Thus, it can be said that when the offeree’s performance causes him no expense or hardship, a revocation of the offer can be allowed at any time before the complete performance. However, when the performance requires expenditures before its completion, the courts have been reluctant to allow the revocation after part-performance by the offeree due to the fear of loss or damage to him. Hence, when the offer is revoked after part-performance, the offeree can recover the reasonable value of the services rendered to the offeror. Even generally, it can be said that once the performance of the act has begun, the offer becomes irrevocable and this is one of the most important features of a unilateral contract. 

Tips for drafting a unilateral contract

Executing a unilateral contract could seem easy, but it is only possible when it is drafted in a conducive manner. Some things are to be considered while drafting a unilateral contract:-

Ensuring the fulfilment of basic elements of a contract

As mentioned earlier, Section 10 of the Indian Contracts Act states the essential ingredients for an agreement to be a contract. Thus, it must be ensured that a unilateral contract also fulfils such conditions to make it legally enforceable. The conditions are reiterated briefly:- 

  • it is made by parties having the capacity to contract 
  • there is free consent of the parties 
  • there is a lawful consideration and a lawful object  
  • the contract is not void as per the law 

Clearly defining the promise

It is quintessential to clearly frame out the offer. Any ambiguity with respect to the extent of completion of the offer must be avoided. There must not be any scope for interpretation by the person who is going to accept the offer. This is to ensure that the offeror doesn’t face any problems while fulfilling his part of the promise after the offeree has completed the act.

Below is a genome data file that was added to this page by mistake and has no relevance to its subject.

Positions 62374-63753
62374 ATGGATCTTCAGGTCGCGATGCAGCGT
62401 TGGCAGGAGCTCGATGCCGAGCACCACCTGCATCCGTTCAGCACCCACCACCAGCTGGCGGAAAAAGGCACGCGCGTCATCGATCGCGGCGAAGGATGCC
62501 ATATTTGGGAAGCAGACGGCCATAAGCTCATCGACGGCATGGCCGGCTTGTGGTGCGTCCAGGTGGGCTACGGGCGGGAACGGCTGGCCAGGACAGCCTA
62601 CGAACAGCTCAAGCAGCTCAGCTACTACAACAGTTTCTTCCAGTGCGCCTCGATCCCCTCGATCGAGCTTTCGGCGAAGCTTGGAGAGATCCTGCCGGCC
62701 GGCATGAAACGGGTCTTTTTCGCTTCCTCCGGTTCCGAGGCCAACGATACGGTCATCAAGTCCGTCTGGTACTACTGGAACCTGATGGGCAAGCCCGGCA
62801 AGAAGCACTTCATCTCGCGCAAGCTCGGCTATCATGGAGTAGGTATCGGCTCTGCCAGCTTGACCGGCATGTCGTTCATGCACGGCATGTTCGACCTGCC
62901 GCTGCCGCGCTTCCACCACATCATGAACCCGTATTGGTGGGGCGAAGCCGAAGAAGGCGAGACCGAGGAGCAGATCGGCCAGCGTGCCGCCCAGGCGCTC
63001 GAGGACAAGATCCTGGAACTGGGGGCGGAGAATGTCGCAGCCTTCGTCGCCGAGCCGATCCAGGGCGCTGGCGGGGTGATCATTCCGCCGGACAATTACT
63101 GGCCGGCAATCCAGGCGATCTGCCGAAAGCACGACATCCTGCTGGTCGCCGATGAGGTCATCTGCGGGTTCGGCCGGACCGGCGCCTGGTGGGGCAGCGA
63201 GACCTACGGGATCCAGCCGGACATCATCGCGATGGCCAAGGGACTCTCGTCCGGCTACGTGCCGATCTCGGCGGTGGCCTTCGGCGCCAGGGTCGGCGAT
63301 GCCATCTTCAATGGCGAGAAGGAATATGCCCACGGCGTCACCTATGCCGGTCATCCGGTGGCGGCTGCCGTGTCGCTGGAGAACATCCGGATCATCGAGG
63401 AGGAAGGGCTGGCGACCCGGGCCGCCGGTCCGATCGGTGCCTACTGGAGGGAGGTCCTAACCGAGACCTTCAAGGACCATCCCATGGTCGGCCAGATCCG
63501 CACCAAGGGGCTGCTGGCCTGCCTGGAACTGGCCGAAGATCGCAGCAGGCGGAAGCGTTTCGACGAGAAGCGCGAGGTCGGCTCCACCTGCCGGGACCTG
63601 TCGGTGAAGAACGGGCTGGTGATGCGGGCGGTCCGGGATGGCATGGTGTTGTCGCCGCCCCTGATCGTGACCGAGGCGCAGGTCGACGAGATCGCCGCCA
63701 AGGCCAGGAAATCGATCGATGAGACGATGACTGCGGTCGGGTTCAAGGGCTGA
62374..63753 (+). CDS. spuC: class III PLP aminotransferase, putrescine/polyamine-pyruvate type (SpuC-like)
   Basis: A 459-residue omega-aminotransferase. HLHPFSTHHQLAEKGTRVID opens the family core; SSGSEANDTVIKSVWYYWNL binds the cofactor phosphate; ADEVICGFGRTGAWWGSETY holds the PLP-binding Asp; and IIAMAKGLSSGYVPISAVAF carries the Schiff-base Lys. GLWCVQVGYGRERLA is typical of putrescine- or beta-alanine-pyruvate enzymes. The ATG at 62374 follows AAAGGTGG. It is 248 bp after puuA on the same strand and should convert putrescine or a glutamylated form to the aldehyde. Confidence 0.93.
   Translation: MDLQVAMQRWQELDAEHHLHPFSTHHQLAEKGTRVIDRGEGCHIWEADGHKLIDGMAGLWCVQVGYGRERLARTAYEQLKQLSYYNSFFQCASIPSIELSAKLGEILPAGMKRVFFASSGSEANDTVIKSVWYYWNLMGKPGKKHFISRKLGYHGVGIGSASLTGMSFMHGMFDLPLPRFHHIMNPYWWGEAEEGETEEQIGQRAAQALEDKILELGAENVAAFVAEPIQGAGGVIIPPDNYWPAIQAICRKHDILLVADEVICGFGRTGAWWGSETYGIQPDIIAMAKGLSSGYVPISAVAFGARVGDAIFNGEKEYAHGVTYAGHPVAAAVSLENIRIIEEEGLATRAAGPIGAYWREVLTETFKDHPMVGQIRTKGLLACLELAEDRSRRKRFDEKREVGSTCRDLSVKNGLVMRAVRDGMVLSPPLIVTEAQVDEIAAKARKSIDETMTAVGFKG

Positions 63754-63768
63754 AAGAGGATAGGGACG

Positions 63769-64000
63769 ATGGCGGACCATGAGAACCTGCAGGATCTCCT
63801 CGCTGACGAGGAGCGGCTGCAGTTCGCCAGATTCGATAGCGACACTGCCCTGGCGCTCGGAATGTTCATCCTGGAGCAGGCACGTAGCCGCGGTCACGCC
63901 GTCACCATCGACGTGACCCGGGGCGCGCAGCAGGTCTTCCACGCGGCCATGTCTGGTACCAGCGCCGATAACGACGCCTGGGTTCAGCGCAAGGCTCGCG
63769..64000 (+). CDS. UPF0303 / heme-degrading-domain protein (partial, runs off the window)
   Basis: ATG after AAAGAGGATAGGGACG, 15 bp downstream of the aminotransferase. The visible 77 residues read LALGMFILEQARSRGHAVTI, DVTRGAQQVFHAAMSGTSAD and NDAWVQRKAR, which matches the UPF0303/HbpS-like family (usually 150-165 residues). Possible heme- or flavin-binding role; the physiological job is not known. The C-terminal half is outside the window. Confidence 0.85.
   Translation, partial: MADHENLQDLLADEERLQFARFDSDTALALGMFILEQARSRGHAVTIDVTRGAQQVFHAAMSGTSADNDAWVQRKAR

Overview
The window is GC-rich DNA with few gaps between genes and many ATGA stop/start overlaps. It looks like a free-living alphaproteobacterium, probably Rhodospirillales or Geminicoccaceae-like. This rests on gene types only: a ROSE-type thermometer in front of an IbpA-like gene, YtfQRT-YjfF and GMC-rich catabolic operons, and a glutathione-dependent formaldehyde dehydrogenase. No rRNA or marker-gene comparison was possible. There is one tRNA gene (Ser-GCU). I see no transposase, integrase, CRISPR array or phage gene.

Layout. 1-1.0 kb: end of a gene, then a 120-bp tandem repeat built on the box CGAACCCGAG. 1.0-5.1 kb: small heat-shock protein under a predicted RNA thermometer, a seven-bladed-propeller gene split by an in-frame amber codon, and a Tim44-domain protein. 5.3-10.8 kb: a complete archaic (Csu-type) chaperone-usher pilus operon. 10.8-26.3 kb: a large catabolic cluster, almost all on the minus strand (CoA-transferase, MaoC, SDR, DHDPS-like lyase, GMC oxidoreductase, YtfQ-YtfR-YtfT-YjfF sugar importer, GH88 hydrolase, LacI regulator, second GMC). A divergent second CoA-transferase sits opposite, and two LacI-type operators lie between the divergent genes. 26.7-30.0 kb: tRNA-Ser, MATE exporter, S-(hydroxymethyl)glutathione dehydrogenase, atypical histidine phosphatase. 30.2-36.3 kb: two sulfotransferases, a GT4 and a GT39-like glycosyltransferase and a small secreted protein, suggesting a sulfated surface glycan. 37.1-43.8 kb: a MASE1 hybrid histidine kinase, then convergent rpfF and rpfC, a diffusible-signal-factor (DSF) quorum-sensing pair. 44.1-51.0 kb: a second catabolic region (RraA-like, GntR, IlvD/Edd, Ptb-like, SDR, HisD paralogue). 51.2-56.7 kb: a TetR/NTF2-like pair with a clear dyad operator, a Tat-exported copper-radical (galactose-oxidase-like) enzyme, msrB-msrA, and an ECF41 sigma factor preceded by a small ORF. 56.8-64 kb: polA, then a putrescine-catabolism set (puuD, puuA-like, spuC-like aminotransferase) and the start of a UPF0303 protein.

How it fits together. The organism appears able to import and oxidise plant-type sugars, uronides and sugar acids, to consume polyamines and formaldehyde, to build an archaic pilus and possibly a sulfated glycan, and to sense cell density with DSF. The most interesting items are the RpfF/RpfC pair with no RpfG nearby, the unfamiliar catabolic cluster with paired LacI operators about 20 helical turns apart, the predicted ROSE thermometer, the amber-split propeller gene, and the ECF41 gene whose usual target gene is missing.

Disclosing everything 

The offeror must disclose everything concerning the offer to make it a good unilateral contract. It is to ensure that potential offerees know about the existence of such an offer. That’s why the offer must be communicated well in general parlance or to the intended offeree.  

Understanding acceptance through performance

The acceptance of the offer can be understood only when the offeree acts upon it. And thus, the contract becomes legally binding on the offeror for him to complete his part of the promise. 


Unilateral contracts present a distinctive approach to agreements, relying on the performance of a specified act by one party to bind the other. Their simplicity, flexibility, and ability to incentivize an action make them valuable in the present era. However, certain disadvantages, for example, their one-sided nature, potential for revocation, reliance on the offeree’s performance, etc., introduce reluctance to be involved in them. Thus, understanding their advantages and drawbacks is crucial in determining their suitability for specific circumstances. Choosing a particular type of contract and drafting it effectively is very important in the present era to prevent any unwanted ambiguities or disputes in the future. This will encourage ease of doing business and will ultimately contribute to the growth and development of the country’s economy.



Please enter your comment!
Please enter your name here